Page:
Application of active electrode compensation to perform continuous voltage-clamp recordings with sharp microelectrodes

Jose Gomez-Gonzalez, Alain Destexhe and Thierry Bal

Journal of Neural Engineering 11: 056028, 2014.

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Objective: Electrophysiological recordings of single neurons in brain tissues are very common in neuroscience. Glass microelectrodes filled with an electrolyte are used to impale the cell membrane in order to record the membrane potential or to inject current. Their high resistance induces a high voltage drop when passing current and it is essential to correct the voltage measurements. In particular, for voltage clamping, the traditional alternatives are two-electrode voltage-clamp technique or discontinuous single electrode voltage-clamp (dSEVC). Nevertheless, it is generally difficult to impale two electrodes in a same neuron and the switching frequency is limited to low frequencies in the case of dSEVC. We present a novel fully computer-implemented alternative to perform continuous voltage-clamp recordings with a single sharp-electrode.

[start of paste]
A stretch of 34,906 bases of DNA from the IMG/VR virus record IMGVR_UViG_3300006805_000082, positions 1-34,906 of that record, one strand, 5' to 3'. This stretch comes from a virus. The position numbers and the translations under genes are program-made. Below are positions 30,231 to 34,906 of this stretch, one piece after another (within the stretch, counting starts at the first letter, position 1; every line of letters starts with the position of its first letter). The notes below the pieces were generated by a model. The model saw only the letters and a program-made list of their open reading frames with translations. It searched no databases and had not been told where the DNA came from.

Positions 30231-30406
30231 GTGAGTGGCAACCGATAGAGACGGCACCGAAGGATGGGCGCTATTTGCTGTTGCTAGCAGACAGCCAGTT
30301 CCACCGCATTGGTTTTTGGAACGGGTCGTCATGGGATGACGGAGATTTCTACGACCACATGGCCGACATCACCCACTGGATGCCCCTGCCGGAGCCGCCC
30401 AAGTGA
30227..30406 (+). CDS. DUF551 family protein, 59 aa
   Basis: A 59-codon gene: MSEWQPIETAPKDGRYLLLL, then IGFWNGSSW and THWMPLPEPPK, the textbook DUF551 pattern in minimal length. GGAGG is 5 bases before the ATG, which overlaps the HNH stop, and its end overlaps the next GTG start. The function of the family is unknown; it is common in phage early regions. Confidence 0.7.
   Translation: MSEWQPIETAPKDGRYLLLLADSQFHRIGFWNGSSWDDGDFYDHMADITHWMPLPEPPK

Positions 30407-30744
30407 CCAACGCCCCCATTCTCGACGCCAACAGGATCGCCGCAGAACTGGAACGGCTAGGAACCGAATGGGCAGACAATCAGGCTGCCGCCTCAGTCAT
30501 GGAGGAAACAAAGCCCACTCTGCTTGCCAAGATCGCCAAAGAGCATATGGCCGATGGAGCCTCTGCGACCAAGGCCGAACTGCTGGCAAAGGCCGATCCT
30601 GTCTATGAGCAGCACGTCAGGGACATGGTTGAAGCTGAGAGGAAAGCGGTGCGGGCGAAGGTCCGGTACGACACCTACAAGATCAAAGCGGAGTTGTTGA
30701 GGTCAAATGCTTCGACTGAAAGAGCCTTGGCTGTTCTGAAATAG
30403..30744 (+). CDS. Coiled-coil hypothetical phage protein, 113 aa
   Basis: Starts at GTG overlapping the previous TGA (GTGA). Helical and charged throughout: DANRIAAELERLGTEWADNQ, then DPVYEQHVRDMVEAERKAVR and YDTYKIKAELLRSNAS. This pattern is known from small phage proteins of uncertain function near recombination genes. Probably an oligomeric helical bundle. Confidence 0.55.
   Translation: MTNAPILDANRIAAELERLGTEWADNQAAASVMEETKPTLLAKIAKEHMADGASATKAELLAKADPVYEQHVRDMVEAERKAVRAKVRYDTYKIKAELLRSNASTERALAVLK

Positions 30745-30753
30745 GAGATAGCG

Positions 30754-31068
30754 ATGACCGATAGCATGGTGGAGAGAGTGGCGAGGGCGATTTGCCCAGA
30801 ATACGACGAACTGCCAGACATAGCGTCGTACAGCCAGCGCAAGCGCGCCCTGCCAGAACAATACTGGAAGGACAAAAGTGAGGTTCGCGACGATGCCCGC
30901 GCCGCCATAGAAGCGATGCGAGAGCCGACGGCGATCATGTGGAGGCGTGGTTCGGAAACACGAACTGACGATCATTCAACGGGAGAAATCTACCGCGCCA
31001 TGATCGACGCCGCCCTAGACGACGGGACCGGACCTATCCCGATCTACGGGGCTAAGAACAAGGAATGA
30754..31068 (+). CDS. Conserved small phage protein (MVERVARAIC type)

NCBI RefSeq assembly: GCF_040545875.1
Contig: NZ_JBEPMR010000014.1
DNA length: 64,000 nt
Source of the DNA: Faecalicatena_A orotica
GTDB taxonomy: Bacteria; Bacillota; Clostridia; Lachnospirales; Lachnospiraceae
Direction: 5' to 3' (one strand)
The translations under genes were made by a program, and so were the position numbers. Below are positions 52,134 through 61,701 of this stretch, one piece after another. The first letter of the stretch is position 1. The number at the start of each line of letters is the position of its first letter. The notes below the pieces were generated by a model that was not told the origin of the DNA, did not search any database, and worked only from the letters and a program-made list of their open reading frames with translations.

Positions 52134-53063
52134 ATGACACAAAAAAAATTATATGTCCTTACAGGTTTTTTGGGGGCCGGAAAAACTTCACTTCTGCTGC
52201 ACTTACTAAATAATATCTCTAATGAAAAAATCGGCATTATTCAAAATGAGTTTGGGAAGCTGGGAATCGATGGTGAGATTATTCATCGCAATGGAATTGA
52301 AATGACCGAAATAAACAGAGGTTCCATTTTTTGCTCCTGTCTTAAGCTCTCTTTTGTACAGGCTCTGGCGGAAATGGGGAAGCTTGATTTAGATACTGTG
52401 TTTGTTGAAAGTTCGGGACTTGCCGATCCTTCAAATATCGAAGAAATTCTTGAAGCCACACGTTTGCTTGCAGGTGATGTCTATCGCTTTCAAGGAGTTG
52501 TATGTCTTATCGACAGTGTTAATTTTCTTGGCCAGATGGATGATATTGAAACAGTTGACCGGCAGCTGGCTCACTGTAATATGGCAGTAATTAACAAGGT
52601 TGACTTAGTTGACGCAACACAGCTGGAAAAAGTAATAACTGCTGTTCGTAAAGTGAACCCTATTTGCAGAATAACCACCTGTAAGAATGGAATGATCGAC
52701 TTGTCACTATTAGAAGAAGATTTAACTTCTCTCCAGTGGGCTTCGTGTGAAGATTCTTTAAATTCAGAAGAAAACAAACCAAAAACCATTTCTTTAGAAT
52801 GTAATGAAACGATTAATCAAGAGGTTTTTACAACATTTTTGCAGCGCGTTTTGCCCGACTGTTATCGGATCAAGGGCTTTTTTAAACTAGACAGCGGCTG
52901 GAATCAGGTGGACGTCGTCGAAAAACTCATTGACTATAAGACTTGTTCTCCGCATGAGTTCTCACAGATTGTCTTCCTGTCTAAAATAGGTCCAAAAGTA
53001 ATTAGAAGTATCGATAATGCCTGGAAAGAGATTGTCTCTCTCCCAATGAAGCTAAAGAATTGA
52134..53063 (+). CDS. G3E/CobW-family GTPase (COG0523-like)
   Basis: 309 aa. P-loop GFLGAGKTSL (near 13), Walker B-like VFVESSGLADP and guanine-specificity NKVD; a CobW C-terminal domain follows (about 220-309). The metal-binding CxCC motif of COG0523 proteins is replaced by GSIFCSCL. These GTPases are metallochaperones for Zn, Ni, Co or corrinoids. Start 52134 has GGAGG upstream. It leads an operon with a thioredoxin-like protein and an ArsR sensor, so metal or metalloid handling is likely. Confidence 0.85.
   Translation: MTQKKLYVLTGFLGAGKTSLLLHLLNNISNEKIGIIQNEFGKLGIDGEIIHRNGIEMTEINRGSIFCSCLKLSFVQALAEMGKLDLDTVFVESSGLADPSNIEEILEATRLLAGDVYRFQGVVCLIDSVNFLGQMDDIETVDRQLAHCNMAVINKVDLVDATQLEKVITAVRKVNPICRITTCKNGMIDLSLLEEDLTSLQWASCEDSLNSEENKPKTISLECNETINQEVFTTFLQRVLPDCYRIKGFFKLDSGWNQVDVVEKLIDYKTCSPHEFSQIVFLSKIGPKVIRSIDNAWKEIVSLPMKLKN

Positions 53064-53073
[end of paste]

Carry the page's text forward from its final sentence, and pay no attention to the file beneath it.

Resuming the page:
Approach: To reach such voltage-clamp recordings, we combine an active electrode compensation algorithm (AEC) with a digital controller (AECVC).

Main results: We applied two types of control-systems: a linear controller (proportional plus integrative controller) and a model-based controller (optimal control). We compared the performance of the two methods to dSEVC using a dynamic model cell and experiments in brain slices.

Significance: The AECVC method provides an entirely digital method to perform continuous recording and smooth switching between voltage-clamp, current clamp or dynamic-clamp configurations without introducing artifacts.

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